If your dog is still comfortable after you give your dog a treat through the bars of the crate, you can turn and take two steps away, immediately turn back and give your dog a treat through the bars of the crate. If your dog is still comfortable, repeat the process except that this time you’re going to take three steps away. In order to be sure you aren’t pushing things too fast, this time you’re going to open the door and release your dog.


As you play this game, the average number of steps you take away from your dog should gradually and slowly increase. However, the increases should not be linear. You can ping pong back and forth between a smaller and larger number of steps. Keep your dog guessing just how far you’re going to go away this time so that there isn’t a pattern.


At some point you’re going to actually make it all the way to the door that leads out of the room where you’re confining your dog. When this happens you will want to make the door not a big deal. The best way to achieve this is to gradually work your way through the steps of walking the the door.


Start with touching the door knob, returning and giving your dog a treat. Repeat this 5 to 10 times.


Once your dog is comfortable with your touching the door knob, you would repeat this procedure with the following steps, always doing 5 to 10 repetitions of each step per training session.


  • Turn the door knob, open the door without going through it.

  • Open the door, step over the threshold but do not close the door behind you, come right back in.

  • Go out the door, close it behind you, immediately come back in.

  • Go out the door, close it behind you, count one second, come back in.

  • Start to increase the duration of time that you’re on the other side of the door. Remember to vary your repetitions so that sometimes it’s easy, and sometimes you’re gone longer.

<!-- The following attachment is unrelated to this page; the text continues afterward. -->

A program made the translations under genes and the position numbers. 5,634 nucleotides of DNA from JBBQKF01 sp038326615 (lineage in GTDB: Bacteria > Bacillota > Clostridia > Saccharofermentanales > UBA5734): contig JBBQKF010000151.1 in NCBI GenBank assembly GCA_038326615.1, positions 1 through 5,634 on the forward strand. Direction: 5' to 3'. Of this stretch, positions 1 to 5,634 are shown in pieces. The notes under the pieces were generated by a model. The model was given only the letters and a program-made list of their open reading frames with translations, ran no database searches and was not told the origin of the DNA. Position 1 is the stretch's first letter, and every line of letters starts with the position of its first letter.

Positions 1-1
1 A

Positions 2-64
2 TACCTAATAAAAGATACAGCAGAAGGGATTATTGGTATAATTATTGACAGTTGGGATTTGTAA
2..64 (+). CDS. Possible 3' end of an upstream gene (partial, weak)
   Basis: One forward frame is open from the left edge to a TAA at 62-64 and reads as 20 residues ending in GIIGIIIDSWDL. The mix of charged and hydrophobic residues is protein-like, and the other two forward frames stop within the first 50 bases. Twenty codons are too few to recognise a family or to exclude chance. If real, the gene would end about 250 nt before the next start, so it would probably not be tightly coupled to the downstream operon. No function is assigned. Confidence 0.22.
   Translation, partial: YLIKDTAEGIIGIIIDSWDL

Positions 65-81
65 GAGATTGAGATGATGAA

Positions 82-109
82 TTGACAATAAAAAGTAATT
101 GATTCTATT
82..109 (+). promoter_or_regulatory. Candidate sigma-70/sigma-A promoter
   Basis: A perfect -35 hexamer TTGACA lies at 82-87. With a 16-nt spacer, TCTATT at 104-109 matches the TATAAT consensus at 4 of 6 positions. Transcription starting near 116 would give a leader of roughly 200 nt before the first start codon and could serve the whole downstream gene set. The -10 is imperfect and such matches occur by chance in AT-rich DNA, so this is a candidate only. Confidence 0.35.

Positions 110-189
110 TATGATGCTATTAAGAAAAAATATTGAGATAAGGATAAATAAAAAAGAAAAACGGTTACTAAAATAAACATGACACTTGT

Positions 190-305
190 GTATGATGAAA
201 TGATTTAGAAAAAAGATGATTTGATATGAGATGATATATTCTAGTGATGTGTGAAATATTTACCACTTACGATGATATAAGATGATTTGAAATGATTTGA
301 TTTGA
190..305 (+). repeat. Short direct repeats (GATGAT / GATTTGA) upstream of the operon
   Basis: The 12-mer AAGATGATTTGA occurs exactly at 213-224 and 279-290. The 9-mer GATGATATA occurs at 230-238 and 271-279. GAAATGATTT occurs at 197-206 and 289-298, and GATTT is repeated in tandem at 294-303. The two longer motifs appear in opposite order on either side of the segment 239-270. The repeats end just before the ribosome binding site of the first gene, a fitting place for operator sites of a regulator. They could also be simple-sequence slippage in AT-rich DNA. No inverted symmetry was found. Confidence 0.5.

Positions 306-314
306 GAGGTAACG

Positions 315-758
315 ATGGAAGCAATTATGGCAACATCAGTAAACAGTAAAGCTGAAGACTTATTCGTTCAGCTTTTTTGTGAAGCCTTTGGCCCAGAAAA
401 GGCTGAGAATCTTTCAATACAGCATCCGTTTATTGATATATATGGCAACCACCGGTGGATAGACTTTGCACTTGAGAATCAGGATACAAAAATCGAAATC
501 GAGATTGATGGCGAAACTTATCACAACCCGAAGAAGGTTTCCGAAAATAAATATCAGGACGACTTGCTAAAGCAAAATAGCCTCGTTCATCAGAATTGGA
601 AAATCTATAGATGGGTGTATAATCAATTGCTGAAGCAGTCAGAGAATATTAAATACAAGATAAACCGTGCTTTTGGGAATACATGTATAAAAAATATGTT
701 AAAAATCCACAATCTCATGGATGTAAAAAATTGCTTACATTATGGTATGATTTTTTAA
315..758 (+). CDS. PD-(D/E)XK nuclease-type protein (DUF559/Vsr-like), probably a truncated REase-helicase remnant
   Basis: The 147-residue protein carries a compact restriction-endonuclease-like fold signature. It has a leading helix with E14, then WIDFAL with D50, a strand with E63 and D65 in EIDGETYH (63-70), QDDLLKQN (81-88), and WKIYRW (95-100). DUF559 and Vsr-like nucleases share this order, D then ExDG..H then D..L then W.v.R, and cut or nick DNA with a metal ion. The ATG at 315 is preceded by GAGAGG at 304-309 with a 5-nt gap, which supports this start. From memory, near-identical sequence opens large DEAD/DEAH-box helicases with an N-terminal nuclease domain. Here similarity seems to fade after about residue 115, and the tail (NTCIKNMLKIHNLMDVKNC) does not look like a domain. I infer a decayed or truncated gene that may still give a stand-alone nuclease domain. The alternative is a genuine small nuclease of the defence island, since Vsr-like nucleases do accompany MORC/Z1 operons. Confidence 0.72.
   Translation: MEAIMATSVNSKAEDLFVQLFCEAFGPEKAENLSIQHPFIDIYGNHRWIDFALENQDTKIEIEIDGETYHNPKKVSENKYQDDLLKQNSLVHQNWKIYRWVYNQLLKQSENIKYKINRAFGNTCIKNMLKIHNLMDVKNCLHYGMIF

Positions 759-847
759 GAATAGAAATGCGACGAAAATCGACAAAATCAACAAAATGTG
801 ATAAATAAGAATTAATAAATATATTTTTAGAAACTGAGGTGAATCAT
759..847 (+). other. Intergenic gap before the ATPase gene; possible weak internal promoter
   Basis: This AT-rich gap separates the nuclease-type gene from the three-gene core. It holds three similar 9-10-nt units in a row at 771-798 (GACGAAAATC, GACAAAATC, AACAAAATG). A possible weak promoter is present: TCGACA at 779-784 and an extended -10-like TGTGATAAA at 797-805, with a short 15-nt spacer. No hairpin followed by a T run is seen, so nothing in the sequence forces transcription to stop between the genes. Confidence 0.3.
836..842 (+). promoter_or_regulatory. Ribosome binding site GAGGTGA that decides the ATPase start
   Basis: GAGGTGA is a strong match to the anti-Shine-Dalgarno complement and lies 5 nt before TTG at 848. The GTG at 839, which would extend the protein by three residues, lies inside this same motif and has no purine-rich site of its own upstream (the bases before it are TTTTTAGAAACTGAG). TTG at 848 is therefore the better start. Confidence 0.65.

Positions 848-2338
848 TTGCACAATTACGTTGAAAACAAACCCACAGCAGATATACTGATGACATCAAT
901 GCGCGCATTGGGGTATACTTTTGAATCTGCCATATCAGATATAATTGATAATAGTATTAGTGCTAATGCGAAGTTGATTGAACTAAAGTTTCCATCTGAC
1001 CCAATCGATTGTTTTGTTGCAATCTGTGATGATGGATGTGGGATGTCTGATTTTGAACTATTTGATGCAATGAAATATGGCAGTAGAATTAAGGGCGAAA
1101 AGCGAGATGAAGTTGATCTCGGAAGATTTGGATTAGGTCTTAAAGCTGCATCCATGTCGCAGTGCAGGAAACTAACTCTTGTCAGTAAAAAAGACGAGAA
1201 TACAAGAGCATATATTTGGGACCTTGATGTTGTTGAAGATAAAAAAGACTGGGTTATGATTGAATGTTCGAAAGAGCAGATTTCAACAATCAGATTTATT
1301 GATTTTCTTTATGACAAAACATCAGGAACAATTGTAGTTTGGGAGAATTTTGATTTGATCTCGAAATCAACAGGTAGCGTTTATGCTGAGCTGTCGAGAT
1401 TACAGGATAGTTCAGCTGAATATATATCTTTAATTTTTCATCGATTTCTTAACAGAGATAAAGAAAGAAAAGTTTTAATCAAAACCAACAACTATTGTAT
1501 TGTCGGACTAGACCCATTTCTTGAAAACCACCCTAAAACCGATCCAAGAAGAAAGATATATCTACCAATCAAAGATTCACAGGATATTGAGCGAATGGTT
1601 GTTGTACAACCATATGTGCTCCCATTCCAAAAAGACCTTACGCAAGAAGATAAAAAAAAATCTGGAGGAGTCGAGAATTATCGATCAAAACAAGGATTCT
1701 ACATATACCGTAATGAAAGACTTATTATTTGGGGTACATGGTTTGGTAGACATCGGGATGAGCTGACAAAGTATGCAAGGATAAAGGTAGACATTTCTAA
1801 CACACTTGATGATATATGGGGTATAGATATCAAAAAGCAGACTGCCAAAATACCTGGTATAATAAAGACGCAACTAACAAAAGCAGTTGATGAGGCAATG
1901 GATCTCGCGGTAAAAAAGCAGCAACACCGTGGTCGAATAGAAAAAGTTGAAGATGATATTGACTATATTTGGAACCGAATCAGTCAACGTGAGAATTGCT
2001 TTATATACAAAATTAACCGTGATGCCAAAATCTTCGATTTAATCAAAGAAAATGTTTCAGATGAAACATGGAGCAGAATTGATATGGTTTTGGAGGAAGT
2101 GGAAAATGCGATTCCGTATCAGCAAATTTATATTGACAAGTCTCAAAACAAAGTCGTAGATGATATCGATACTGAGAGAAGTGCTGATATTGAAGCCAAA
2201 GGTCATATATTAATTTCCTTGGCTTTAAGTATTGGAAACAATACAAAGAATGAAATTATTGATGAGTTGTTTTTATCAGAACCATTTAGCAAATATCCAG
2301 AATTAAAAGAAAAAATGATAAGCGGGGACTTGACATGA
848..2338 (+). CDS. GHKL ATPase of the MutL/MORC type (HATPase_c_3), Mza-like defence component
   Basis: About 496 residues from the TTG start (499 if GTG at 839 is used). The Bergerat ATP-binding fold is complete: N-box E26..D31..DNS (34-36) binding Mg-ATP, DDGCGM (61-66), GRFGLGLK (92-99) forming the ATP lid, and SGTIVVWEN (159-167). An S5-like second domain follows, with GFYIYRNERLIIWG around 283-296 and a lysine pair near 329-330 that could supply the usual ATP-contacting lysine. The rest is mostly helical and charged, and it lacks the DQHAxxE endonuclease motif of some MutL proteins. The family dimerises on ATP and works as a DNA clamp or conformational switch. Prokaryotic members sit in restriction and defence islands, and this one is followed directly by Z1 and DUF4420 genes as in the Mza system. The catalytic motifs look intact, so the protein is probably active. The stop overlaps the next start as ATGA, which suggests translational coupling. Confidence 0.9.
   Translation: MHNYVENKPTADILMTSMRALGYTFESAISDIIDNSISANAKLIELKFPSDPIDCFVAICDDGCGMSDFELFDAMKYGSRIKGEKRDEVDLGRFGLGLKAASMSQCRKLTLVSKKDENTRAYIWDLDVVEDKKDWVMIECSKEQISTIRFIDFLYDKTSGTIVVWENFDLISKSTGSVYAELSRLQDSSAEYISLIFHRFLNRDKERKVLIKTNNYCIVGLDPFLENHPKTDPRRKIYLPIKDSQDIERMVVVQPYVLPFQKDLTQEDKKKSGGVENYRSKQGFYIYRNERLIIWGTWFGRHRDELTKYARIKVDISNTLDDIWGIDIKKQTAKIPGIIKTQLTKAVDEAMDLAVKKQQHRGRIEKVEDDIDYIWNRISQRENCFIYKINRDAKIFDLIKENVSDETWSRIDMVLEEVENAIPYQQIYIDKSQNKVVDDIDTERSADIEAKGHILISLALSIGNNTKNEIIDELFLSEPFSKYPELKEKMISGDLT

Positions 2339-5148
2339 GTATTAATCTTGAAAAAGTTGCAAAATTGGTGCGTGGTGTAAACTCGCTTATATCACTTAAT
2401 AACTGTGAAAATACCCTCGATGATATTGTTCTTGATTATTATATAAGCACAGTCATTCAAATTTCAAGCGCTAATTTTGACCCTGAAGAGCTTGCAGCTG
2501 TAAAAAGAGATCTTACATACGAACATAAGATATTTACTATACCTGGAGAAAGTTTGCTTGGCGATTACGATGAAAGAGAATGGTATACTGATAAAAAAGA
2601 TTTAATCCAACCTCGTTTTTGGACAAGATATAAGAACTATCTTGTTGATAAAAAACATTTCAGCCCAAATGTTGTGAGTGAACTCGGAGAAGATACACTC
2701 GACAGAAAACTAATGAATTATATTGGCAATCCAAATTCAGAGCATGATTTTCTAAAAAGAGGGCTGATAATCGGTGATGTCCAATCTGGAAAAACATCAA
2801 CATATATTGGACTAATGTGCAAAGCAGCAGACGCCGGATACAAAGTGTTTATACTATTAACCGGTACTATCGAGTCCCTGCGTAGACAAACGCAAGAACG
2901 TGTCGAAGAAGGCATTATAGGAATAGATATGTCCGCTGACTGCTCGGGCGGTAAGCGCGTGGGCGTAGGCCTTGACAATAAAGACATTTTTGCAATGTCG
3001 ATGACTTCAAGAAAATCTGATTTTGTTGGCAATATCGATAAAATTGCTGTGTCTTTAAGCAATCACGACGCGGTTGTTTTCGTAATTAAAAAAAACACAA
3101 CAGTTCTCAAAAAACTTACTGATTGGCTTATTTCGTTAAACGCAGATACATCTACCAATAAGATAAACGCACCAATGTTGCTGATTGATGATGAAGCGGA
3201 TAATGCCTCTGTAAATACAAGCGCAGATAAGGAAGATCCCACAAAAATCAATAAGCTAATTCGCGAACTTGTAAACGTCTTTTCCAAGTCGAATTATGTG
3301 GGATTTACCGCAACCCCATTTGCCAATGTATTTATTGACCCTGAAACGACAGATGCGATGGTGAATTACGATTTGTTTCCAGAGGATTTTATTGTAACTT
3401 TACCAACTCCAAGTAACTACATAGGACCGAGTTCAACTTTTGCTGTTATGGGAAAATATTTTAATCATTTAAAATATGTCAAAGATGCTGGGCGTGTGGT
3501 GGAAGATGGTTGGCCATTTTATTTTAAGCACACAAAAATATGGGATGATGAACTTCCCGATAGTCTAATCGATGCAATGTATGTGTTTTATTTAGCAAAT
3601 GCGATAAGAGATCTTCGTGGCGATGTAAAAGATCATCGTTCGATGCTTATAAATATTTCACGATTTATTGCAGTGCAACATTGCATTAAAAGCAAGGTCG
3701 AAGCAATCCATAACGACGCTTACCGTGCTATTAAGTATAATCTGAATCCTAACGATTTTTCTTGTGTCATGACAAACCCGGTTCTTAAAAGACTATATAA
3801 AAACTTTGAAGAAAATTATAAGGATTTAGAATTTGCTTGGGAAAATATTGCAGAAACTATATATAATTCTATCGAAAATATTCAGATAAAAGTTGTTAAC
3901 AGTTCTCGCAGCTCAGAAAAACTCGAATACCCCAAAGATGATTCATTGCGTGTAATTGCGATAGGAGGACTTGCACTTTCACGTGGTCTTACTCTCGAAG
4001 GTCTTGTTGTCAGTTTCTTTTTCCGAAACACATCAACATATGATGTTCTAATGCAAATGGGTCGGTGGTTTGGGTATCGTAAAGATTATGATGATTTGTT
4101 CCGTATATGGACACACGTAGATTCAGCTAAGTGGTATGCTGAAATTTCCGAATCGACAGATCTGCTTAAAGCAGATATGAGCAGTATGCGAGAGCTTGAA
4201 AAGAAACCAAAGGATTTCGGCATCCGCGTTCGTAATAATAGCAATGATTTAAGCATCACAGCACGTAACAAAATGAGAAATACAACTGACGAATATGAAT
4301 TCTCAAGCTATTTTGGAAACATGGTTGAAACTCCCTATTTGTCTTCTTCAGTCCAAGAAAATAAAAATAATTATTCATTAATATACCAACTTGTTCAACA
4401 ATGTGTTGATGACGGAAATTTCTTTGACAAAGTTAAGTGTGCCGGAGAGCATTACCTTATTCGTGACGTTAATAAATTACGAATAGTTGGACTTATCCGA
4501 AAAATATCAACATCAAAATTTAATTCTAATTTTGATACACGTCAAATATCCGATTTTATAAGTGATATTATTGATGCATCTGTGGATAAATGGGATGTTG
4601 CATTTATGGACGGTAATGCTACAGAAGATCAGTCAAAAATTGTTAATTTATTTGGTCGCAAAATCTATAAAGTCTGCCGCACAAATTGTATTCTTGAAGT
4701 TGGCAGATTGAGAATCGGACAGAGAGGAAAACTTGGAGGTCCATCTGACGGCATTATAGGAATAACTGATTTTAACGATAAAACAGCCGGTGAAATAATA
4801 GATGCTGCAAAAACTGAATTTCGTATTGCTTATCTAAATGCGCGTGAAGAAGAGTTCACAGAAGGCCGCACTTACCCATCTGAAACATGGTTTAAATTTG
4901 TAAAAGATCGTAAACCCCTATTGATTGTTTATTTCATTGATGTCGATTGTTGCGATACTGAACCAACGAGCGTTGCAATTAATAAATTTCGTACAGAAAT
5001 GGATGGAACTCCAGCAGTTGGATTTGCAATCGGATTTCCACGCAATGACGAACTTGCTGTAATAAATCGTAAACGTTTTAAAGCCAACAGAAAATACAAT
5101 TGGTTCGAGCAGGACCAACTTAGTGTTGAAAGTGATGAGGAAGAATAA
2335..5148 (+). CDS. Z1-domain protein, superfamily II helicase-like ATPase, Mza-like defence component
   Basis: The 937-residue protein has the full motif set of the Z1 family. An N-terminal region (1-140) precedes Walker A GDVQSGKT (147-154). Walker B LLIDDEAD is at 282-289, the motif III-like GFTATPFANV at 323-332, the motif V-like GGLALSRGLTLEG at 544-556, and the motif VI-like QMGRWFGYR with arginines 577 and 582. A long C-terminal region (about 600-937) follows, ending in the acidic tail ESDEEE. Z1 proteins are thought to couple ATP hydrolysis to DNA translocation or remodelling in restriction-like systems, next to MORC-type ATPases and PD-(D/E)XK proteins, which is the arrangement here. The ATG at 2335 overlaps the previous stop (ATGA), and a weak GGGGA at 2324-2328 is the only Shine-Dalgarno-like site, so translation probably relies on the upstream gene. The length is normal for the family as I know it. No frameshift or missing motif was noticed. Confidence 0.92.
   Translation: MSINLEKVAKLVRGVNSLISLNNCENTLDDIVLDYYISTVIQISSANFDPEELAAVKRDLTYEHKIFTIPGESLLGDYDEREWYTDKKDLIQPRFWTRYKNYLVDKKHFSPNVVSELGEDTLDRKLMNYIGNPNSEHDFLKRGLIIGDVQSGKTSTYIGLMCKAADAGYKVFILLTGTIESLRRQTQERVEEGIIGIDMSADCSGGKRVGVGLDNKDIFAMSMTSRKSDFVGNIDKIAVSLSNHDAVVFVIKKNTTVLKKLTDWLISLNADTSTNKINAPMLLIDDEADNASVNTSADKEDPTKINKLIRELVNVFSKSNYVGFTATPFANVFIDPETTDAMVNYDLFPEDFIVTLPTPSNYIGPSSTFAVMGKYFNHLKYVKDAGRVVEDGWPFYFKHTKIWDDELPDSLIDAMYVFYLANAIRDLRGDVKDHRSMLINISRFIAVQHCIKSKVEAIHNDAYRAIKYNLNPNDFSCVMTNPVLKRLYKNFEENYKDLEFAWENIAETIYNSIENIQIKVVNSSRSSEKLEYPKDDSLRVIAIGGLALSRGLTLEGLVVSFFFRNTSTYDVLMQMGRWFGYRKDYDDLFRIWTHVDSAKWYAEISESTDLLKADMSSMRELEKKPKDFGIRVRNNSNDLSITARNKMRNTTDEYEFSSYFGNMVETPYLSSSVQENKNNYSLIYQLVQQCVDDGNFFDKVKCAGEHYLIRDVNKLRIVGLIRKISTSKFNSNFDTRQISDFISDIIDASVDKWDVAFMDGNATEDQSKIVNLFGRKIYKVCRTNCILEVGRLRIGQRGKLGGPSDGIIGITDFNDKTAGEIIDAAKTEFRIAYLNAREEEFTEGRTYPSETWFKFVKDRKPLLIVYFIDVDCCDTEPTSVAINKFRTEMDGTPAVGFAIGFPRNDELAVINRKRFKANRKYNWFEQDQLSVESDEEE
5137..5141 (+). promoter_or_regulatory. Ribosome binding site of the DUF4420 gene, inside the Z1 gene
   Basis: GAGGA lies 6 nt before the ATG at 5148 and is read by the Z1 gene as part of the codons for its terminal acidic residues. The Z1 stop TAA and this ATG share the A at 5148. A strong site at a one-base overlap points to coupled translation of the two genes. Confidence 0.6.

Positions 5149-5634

If your dog starts to vocalize or panic during any of these steps, it means that you may have inadvertently gone a little bit too fast and made the dog anxious. Go back 4 or 5 steps and work your way forward again. It’s better to go backwards then continue pushing forward and hope your dog gets over it. Remember that your goal is to have your dog feel comfortable and relaxed when crated.


MOVING GAME DEMONSTRATED



Hanging Out


There may be times when you want your dog to be in their crate when you’re in the same room with you, such as when you’re eating dinner, you have guests over, or your kids are playing a game and the dog is getting in the way or getting overly wound up. Getting your dog used to being crated and preventing fear of missing out when you are home and visible is important.


This game is all about getting your dog to relax in the crate even though you’re right there. Start by asking your dog to get in the crate. Sit in the same room with your dog either reading, watching TV, carrying on a conversation with another person in the room, or pretending to talk on the phone.


Initially you may be dropping a treat into your dog’s crate every few seconds. As time goes on you can increase the average amount of time between treats. Note I said “average” because it’s better to vary duration between treats, with some durations being shorter and others longer. This works much better than increasing duration with each repetition.

As you increase duration you can start to add in movement. Get up, cross the room, dropping a treat in your dog’s crate as you pass, and again as you return.


An easy hack for crate contentment whether you are in the room with your dog, or whether you have left your home, Is to give your dog a frozen, food stuffed toy to keep them busy and happy for a longer period of time. When my dogs were younger and confined to the crate, they always got a stuffed Kong before I walked out the door.



Conclusion


While this may seem like a lot of work, with many dogs that will literally just take a few days to get through all of the steps. Even after that you can periodically go back and play some of these games with your dogs to make sure that they are still loving their crate.


Getting your dog to love the crate may seem like a lot of work, but it will pay off in the long run when you have a dog who happily goes in their crate when asked, and is content during their confinement.

 

Do you need help training your dog? I offer virtual consultations for separation anxiety resolution, as well as for other behavioral issues or training needs.


I also offer in-person training within a 30 minute drive of Ixonia, WI.


I would love to work with you and your dog!